Analysis: Which newcomers will play, and which will redshirt?

Rico McGraw has played himself into a possible first-team role.

By now, Georgia coaches have likely met and decided who will definitely play this season, and who will likely be aimed for a redshirt. Some are obvious and without debate. Those players are assigned not only to the two-deep at their position but also to special teams, where their redshirt can be burned without regret.

Other players, however, do get the redshirt, at least for now. Injuries, and the course of the season, often intervene to change those plans.

In any case, Georgia coaches rarely inform the media whether someone is in the latter category. The mantra is that everyone is being prepared to play, at least everyone who is healthy, because you don’t want anyone letting up in practice. The reality, of course, is that some players will redshirt because it’s best for them and the program.

Here’s a best guess as to how Georgia’s newcomers – including freshmen and transfers – project for playing time this season.

BOOK IT: THESE GUYS WILL PLAY

DL Trent Thompson: He will play. Oh, he will play a lot.

QB Greyson Lambert: Yeah, we won’t get into whether he’ll start  on Saturday, but it’s a good bet he’s going to play. Lambert actually doesn’t have a redshirt year left so he’s going to play regardless.

WR Michael Chigbu and Terry Godwin: These two freshmen separated themselves early on as the new receivers ready to play right away. Chigbu’s size fills a void, while Godwin’s talent is too good to sit.

DB Rico McGraw: He may start at the star, and even if he doesn’t he figures into the mix at the other cornerback spots.

ILB Natrez Patrick and Roquan Smith: There may not be a starting position for either quite yet, but they’re going to push the veterans ahead of them for playing time. Both are being prepared to contribute early.

ILB Jake Ganus: The UAB transfer is only at Georgia for one year, and even if he doesn’t start he’ll see the field, perhaps in a third-down role.  But Ganus appears to be more than just a nice spring story. The coaches feel he has something to offer.

OLB Chuks Amaechi: This junior college standout wasn’t brought to campus with the idea of waiting around a year. The depth chart at both linebacker spots is daunting, but Amaechi’s ability to play both makes him too useful not to play.

DB Juwuan Briscoe and Jarvis Wilson: Maybe they don’t start right away, but both are being prepared to play. Briscoe could be a factor on special teams, possibly even returning kicks. Wilson first came to the fore during spring practice, and might be the first safety off the bench in place of Dominick Sanders or Quincy Mauger.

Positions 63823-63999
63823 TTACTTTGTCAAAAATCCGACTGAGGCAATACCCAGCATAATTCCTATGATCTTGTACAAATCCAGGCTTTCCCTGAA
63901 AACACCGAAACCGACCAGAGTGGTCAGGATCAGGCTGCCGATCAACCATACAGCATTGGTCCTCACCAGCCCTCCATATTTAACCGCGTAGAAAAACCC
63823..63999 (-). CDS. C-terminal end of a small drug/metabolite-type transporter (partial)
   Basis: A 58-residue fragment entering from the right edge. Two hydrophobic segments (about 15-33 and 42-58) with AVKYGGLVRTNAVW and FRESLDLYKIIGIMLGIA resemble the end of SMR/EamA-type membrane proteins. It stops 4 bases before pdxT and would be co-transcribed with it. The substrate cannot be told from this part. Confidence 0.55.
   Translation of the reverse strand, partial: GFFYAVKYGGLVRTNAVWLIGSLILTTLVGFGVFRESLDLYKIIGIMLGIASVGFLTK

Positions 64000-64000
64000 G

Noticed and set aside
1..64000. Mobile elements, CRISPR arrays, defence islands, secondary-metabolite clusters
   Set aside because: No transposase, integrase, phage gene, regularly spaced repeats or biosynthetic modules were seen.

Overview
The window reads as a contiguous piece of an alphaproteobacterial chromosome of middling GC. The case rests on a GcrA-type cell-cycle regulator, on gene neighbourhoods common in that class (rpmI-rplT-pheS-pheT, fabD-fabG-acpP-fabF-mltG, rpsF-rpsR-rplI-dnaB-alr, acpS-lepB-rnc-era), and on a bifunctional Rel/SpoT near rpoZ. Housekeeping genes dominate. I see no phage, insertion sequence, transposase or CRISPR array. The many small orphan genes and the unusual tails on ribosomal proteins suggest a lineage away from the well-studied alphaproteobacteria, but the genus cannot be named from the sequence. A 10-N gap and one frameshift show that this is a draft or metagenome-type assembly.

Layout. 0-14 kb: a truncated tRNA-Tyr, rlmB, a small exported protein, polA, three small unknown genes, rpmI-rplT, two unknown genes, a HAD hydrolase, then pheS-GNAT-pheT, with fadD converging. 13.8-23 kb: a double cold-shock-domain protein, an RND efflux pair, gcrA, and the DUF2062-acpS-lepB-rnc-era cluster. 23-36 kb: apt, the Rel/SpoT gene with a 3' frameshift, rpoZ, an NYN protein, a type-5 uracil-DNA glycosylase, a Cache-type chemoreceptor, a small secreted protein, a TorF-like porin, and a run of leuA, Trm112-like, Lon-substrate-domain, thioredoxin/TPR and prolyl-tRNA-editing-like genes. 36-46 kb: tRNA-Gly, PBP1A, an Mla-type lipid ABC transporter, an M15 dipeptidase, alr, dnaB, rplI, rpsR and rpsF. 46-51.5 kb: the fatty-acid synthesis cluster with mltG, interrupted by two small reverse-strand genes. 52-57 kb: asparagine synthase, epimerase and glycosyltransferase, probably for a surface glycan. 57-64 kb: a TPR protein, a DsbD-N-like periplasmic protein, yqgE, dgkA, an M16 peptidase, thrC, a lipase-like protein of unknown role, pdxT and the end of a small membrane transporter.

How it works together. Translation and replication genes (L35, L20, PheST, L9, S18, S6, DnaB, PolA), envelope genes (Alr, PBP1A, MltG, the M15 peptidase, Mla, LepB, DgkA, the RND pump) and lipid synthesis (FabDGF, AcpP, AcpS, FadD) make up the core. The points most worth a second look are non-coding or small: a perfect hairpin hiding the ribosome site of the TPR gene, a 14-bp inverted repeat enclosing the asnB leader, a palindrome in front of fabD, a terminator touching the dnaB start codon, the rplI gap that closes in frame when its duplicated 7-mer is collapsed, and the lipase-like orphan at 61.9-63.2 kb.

IT’S UP IN THE AIR

DE Michael Barnett: The shoulder surgery that Barnett underwent in January, shortly after arriving on campus for what was called a pre-existing injury, took Barnett from a certainty to play to a maybe.

S Johnathan Abram: This Mississippi native had a solid spring, but not as good as Wilson. Abram almost certainly would have played if this was last year’s greener and depth-challenged secondary. But this year the playing time won’t come as easy.

OL Patrick Allen, Sage Hardin and Sam Madden: Georgia is set at all five starting spots, and Rob Sale doesn’t plan to substitute until the game is out of hand. But if Sale is looking to 2016 he might want to get one of these guys some game experience; both of the team’s tackles are seniors, and guard Greg Pyke will be eligible for the NFL draft. Allen especially projects as an eventual starter at tackle.

S Deandre Baker and Rashad Roundtree: The secondary depth and quality of the other newcomers would normally indicate a redshirt, but Jeremy Pruitt’s week-to-week depth chart gyrations could end up benefiting the young guys.

TE Jackson Harris: Everything would normally indicate a redshirt for Harris, with Jeb Blazevich, Jay Rome and Jordan Davis seemingly ahead of him. But Harris impressed in the spring and has apparently kept doing so in the preseason. He might already be ahead of Davis on the depth chart.

DL Jonathan Ledbetter, Chauncey Rivers and Justin Young: It’s a good bet that one or two of these three plays this year, it’s just hard to tell which one it would be. Ledbetter was a near-lock to play this season but has missed the past few weeks with a knee injury. Tracy Rocker said it didn’t necessarily mean Ledbetter can’t help this season. He did have the spring to get acquainted with the team and the system.

WR Jayson Stanley and Shaquery Wilson: The indication right now is both are out of the projected rotation, which consists of six-to-eight receivers. But they’re both probably an injury or two away from getting into the mix.

OLB D’Andre Walker: This is a case of someone with a good future who’s capable of playing this season, but who just has too much talent in front of him.

PROBABLY WILL REDSHIRT

TB Tae Crowder: There would have to be a lot of injuries at the well-stocked tailback position, where Crowder has five guys ahead of him. Of course, 2013 and 2014 saw exactly that happen, so who knows.

DL DaQuan Hawkins: It didn’t help Hawkins’ cause that he was the last member of the class to arrive on campus.

ILB Juwan Taylor: Another numbers situation. Georgia is much deeper at inside linebacker this year, though Taylor has earned positive reviews from assistant coach Mike Ekeler.

S Kirby Choates: There’s a numbers game in the crowded secondary. But it’s also dangerous to count three-star recruits out of Jeremy Pruitt’s secondary, as he’s done well with them, including Dominick Sanders as a true freshman last year.

OL Mirko Jurkovic: The former Ohio State signee, who joined the Bulldogs late this summer, is set to miss the season with a knee injury.

 

 

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